Supermarket fridges are a regular sight in our weekly shop, but use a lot of electricity. Estimates suggest they represent 1% of the entire electricity output of the United Kingdom.
The open design allows us to easily pick up our shopping, but equally allows cold air to escape, meaning the fridges effectively have to cool down the whole shop. Research suggests that changes to these cabinets could save as much as 40% of the electricity they use.
Tackling climate change requires improved efficiency of appliances and it is the responsibility of organisations to take steps to improve efficiency. Supermarkets are reluctant to make a change as they feel it could impact sales. Pressure is needed to introduce legislation so that all are forced to improve the efficiency of these appliances.
I see three potential benefits to improving fridge design:
Improved energy efficiency reduces the amount of electricity required. Reducing our dependence on fossil fuels
Improved temperature regulation of fridges prolongs food shelf life and quality, with consequent reductions in food waste
Could better temperature regulation in fridges reduce the need for single use plastic packaging which currently is needed to keep food fresh?
All of these benefits will help reduce our dependence on fossil fuels which is crucial to halt and reverse the effects of climate change.
Why I started a petition
I am a doctor working in the NHS in Sussex. In my job I use evidence on a daily basis to help patients make decisions about their health.
Once I realized how inefficient fridges are, I started a petition to encourage the government to ban open fridges and freezers in all retail outlets. This unfortunately closed early due to the general election but had gained 49,272 signatures.
Since starting the petition I have had the opportunity to visit fridge manufacturers and universities to learn more about the subject. I am now convinced that changes to fridge design are available that can improve the efficiency of open fridges by as much as 40%, whilst retaining the open fridge design. However, the supermarkets are reluctant to invest money in these technologies as it will involve a large initial cost.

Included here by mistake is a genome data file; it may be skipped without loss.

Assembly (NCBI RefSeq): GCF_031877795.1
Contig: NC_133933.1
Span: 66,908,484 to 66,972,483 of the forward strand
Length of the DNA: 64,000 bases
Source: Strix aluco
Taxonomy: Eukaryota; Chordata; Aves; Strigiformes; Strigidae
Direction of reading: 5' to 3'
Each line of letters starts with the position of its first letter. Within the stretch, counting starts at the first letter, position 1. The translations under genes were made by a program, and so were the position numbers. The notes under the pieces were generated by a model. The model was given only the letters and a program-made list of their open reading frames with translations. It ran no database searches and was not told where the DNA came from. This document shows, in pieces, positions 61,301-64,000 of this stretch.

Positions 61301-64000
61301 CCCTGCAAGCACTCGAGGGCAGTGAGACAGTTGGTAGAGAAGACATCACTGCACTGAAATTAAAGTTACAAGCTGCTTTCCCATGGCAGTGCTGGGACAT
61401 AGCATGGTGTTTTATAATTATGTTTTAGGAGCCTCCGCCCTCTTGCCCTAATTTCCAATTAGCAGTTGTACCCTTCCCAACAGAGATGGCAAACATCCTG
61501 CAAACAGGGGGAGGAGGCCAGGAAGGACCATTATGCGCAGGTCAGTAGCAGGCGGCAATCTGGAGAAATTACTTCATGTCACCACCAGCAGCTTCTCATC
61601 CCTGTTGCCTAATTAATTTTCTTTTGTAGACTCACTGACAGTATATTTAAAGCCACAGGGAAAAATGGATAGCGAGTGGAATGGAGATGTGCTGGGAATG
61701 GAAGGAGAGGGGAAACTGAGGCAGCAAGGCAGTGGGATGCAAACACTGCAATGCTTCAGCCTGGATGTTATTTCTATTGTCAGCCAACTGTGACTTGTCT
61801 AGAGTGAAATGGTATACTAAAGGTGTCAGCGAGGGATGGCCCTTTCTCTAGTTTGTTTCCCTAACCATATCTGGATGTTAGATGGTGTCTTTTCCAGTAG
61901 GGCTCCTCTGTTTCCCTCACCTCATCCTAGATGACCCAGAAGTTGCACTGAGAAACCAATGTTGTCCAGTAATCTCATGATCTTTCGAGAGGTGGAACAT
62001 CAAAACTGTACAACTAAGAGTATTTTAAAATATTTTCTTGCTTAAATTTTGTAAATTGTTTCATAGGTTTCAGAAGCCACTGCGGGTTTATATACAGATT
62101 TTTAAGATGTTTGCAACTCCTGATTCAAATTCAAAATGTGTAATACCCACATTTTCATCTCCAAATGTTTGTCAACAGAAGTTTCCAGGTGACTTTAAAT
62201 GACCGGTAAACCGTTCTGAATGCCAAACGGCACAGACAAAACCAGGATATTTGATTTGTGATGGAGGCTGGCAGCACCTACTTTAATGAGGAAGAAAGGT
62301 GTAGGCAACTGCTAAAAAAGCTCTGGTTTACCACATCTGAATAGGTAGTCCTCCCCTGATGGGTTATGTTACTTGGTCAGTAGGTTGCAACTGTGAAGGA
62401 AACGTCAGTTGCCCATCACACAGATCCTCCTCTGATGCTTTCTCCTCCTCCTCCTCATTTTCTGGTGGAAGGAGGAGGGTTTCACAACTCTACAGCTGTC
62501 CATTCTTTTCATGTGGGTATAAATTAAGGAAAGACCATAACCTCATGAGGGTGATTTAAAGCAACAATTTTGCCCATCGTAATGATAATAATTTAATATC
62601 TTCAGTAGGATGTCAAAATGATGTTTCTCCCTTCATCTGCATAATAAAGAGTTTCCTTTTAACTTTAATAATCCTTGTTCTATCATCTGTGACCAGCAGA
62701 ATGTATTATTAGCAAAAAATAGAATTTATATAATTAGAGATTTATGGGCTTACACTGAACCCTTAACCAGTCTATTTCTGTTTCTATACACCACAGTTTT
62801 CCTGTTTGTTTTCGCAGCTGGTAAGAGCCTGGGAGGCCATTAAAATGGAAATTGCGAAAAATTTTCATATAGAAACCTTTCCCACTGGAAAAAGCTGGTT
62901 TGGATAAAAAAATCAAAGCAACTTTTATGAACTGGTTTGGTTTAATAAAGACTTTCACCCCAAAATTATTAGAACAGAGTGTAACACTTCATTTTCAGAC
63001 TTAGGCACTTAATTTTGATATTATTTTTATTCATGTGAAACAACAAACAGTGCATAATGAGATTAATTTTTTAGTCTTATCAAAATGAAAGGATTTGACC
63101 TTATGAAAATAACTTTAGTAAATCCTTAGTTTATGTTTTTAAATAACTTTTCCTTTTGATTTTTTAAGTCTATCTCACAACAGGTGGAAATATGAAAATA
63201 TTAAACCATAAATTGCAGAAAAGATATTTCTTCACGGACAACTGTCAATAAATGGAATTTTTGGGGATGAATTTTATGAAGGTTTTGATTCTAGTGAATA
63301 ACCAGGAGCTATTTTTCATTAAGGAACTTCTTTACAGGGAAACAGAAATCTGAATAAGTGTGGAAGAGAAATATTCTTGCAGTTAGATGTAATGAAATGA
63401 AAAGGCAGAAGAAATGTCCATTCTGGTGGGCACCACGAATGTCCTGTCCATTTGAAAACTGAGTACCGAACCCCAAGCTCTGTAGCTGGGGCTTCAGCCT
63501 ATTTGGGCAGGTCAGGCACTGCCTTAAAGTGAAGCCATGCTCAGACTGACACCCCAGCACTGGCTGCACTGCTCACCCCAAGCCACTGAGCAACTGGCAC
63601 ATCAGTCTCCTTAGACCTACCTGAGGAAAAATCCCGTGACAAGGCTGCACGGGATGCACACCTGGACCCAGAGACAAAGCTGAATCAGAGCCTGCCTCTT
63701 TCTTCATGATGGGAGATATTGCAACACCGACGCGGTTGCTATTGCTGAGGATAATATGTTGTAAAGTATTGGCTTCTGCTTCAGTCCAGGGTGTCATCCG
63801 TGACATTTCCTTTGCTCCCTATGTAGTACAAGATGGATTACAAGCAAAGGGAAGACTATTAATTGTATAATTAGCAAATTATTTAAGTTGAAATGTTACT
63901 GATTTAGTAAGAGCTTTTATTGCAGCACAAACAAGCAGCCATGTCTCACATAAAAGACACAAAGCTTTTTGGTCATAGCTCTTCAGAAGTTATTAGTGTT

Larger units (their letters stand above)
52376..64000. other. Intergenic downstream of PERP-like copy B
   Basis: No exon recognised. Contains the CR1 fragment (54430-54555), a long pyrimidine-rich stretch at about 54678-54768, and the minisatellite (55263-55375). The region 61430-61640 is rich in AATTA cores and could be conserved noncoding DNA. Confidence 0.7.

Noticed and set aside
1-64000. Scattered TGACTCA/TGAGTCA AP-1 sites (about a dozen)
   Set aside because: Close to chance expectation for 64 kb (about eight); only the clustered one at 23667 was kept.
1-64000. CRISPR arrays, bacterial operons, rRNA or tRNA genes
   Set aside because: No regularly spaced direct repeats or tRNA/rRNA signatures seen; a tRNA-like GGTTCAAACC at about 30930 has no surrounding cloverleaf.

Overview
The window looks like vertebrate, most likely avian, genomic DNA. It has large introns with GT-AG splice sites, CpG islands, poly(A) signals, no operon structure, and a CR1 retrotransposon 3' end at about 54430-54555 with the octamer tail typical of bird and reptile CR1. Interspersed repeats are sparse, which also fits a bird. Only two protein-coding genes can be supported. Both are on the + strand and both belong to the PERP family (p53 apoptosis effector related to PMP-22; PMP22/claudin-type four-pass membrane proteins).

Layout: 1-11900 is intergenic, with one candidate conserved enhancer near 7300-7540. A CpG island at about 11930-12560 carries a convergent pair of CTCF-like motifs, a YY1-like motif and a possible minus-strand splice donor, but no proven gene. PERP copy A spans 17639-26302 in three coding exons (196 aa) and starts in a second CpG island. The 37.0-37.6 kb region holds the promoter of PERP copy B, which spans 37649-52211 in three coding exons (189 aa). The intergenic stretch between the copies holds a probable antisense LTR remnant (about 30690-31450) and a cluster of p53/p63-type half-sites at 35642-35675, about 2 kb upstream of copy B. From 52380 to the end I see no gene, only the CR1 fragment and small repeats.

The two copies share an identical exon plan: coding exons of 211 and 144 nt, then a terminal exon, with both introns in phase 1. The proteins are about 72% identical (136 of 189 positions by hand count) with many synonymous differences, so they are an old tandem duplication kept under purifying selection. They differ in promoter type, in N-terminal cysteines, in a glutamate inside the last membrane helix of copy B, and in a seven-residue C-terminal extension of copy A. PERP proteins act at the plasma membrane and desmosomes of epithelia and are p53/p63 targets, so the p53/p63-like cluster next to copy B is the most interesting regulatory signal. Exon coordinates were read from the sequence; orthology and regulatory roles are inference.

I am a non-expert who has become interested in this subject and see potential for real good to be done through increased awareness of this subject.
My feeling is that increased pressure is needed on the supermarkets. They have a responsibility to protect the planet. If we do not act quickly, it may be lost forever.
All of us have a responsibility to make changes in our own lives and this is very important. But without assistance from major organizations like supermarkets these changes will have limited impact.
Consumers have huge power over supermarkets. We have seen this through the reduction in the use of plastic bags and in their efforts to reduce single use plastics. If enough pressure is applied to them, they will be forced to make a change.
What can we do to raise awareness?
About the guest writer - Jonathan Golding
I am a junior doctor in Sussex. I am currently a specialist trainee in Diabetes and Endocrinology. I am passionate about the environment and want to see urgent action to halt and reverse the effects of climate change.
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